Bombardier Craves Win in Europe After Delta Orderby , , and
C Series is gaining attention of global carriers, Cromer says
Planemaker expects to double deliveries of the jet next year
Bombardier Inc. is targeting a major European aircraft order as the next step in the recovery of its C Series program following a $5.6 billion sale to Delta Air Lines Inc. that helped turn around the jetliner’s prospects.
The Canadian planemaker expects a “strong second half of the year” for its marquee jet, which is more than two years late and at least $2 billion over budget, said Fred Cromer, the company’s president of commercial aircraft. The C Series has logged 127 orders this year, including 75 to Delta in April.
“We’re gaining the attention of airlines in every region,” Cromer said Monday in an interview at the Farnborough Air Show in the U.K. “A European carrier, a large European carrier, would be good.”
The company will deliver 15 C Series planes this year and about double that number in 2017, Cromer said. Swiss International will become the first operator of the aircraft when it flies a CS100 model to Paris on July 15. The Deutsche Lufthansa AG unit will receive 29 other C Series jets through 2018.
Bombardier has made progress in recent months to shore up finances and demonstrate that the C Series has a long-term future. Besides receiving $1 billion in investment in the program from the province of Quebec, the Montreal-based company sealed the deal with Delta and landed firm orders from customers including Air Canada.
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Bombardier is working with suppliers to bring down costs as it prepares to make more C Series planes. Even by 2020, output is projected to be less than one fifth the production rates for competing workhorse jets at Boeing Co. and Airbus Group SE.
“What’s next is to try and get additional deals and continue to build the order book, but we have to manage the ramp-up as well,” Cromer said.
Latvia’s Air Baltic Corp., which is poised to become the first operator of the larger CS300 later this year, will consider C Series jets to replace its Bombardier Q400 turboprops, Chief Executive Officer Martin Gauss told reporters Tuesday in Farnborough. The carrier’s fleet includes 12 Q400s, which will need to be replaced in about six years, Gauss said.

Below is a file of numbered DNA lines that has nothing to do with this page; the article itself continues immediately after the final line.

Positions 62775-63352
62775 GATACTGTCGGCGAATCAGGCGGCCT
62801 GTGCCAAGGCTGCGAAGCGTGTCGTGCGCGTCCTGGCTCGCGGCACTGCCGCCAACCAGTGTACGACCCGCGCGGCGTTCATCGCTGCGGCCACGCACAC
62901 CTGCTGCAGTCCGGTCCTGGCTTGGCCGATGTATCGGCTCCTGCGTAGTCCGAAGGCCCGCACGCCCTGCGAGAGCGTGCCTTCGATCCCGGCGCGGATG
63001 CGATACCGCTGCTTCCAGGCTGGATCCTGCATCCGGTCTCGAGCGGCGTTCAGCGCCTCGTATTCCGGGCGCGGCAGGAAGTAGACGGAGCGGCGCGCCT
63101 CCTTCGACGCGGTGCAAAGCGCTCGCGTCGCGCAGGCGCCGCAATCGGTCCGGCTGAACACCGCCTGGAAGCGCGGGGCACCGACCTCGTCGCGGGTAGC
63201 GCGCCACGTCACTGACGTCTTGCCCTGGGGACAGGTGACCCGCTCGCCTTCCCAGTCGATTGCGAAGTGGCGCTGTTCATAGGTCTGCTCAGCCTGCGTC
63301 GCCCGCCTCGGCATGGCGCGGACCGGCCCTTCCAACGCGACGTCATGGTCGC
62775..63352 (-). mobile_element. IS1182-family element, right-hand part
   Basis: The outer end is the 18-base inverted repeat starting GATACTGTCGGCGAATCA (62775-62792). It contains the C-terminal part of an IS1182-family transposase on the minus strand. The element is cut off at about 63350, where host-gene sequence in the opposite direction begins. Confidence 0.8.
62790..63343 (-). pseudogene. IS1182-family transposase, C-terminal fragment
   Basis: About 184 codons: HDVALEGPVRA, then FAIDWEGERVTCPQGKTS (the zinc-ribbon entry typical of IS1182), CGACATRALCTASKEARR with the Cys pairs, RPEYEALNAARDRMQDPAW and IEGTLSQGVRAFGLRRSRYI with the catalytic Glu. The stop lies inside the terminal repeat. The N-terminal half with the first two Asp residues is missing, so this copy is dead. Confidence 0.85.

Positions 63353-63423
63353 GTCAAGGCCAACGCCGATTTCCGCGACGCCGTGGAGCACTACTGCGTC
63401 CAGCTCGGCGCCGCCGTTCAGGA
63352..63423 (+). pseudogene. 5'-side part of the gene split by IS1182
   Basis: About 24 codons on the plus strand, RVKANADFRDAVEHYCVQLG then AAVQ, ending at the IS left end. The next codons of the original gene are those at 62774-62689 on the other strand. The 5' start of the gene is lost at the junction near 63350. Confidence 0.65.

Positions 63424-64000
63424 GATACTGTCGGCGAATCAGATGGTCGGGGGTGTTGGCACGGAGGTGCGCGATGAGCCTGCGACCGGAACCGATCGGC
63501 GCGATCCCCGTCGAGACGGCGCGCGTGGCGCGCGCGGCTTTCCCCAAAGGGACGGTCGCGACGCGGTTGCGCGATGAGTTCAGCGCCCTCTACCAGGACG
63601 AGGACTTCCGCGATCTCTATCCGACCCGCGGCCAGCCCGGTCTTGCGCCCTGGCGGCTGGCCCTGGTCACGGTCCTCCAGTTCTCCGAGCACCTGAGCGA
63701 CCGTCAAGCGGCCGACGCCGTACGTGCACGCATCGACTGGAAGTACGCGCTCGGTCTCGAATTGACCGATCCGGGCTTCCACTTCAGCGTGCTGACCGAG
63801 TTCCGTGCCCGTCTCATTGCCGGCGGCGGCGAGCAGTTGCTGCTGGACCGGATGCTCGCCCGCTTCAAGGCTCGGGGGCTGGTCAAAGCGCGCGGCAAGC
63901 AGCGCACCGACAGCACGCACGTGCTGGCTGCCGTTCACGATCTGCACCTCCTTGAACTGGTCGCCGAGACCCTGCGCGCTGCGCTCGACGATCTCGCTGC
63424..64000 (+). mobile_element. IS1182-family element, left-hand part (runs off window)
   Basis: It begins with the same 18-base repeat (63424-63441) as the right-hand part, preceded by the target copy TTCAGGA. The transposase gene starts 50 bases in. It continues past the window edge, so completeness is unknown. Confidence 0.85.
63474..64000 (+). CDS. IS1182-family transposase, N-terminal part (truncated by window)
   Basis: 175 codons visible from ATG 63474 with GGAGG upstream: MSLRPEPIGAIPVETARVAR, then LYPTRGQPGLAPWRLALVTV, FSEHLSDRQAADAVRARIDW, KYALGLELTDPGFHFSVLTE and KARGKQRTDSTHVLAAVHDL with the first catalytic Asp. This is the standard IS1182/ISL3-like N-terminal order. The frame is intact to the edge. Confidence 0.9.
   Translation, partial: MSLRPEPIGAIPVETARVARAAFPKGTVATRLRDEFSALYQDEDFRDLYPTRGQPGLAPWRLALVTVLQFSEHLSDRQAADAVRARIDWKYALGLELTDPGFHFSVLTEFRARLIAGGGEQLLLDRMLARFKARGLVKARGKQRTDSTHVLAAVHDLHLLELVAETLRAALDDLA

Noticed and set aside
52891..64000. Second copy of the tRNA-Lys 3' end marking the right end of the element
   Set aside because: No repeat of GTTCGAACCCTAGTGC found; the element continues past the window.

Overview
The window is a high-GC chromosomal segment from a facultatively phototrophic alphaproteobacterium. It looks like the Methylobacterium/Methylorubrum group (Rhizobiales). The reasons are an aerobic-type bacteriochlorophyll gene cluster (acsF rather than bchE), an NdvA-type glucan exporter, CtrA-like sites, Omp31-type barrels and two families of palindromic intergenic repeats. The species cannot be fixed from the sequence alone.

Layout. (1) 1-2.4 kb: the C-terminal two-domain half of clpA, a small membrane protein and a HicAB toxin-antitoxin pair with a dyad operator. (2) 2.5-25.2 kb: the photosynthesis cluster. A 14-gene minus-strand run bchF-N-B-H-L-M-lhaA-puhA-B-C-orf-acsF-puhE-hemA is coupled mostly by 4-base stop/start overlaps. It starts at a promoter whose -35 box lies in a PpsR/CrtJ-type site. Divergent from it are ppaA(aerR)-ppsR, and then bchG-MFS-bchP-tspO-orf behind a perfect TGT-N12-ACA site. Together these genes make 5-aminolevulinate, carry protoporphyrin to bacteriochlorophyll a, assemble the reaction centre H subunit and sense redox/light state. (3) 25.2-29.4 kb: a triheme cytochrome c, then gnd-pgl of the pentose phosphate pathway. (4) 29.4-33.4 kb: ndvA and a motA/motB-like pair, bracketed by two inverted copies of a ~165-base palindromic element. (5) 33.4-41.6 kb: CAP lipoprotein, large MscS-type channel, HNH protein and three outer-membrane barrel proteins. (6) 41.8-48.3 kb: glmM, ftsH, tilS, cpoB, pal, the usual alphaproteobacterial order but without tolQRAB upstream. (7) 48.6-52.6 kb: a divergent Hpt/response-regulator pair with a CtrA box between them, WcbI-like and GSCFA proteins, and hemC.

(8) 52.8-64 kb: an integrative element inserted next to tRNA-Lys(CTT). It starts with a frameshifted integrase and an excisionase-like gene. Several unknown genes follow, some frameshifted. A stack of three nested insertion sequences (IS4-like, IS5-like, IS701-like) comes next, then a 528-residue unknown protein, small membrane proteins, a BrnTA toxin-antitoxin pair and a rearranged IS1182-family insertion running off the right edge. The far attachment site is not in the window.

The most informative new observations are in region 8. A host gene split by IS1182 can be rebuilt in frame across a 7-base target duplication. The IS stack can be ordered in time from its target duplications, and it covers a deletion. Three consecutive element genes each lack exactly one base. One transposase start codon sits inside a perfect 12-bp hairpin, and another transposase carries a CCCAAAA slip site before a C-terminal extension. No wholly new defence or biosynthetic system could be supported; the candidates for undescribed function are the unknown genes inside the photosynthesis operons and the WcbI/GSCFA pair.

Bombardier’s recent financial moves have provided the “flexibility to sit back, reassess the market, push the aircraft’s superior economics and passenger comforts, and attempt to improve the economics in future orders,” said Fadi Chamoun, a BMO Capital Markets analyst. He attended a presentation Monday by Bombardier executives in Farnborough including Chief Financial Officer John Di Bert.
“The C Series program currently has good visibility into production ramp-up through the next several years,” Chamoun said in a note.
In a C Series jet shown in Farnborough, Bombardier used visual displays to highlight the plane’s larger windows compared with an Airbus A320neo, and a bigger cabin than that of the Embraer SA E2.
The Brazilian planemaker, Bombardier’s biggest competitor in regional jets, has threatened to file a complaint with the World Trade Organization because of the investment by the Quebec government, saying the cash injection is enabling its Canadian rival to undercut market pricing.
Cromer said the province was “just an equity investor like any other equity investor.” He said there was “desire on both sides” to reach a similar deal with Canada’s federal government.
One of the key figures in determining Canada’s potential C Series funding is Navdeep Bains, Canada’s Innovation Minister and the government’s point person in talks with Bombardier over financial aid. He stopped by Farnborough on Monday to renew discussions with the manufacturer and see the plane.
While saying he had a “great meeting” with Bombardier CEO Alain Bellemare, Bains declined to elaborate on whether they made progress in talks that had reportedly stalled. The key issues under discussion include the company’s headquarters, jobs and commitment to research and development, Bains said in an interview at the air show.
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“We’re taking it very seriously,” he said. “We believe in the company and want to be part of the solution.”